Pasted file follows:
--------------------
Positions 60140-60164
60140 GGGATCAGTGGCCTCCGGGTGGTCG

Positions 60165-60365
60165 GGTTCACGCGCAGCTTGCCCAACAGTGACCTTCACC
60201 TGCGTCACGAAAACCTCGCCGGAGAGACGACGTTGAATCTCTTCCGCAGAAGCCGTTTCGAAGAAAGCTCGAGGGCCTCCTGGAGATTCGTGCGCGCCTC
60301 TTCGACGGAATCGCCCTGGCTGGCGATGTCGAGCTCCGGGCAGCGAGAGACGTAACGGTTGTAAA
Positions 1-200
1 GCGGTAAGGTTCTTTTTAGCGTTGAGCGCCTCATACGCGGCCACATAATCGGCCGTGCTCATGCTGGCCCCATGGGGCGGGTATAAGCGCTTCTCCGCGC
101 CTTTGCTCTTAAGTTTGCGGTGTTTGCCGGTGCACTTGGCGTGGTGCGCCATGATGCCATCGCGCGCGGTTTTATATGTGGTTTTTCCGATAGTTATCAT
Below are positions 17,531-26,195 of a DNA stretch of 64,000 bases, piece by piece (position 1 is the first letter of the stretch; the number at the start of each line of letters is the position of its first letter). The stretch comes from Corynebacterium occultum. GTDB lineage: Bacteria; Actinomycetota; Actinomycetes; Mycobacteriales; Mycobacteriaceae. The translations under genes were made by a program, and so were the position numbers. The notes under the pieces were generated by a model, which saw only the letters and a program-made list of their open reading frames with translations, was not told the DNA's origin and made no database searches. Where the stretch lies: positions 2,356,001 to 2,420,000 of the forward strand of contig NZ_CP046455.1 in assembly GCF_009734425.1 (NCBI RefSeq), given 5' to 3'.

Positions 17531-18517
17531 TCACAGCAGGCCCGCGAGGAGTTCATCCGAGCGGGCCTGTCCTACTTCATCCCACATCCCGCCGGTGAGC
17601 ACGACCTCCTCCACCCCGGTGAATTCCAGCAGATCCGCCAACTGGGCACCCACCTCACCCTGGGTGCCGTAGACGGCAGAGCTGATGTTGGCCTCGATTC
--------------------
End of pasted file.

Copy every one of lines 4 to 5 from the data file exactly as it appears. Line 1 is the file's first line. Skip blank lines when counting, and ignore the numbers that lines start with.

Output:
60165 GGTTCACGCGCAGCTTGCCCAACAGTGACCTTCACC
60201 TGCGTCACGAAAACCTCGCCGGAGAGACGACGTTGAATCTCTTCCGCAGAAGCCGTTTCGAAGAAAGCTCGAGGGCCTCCTGGAGATTCGTGCGCGCCTC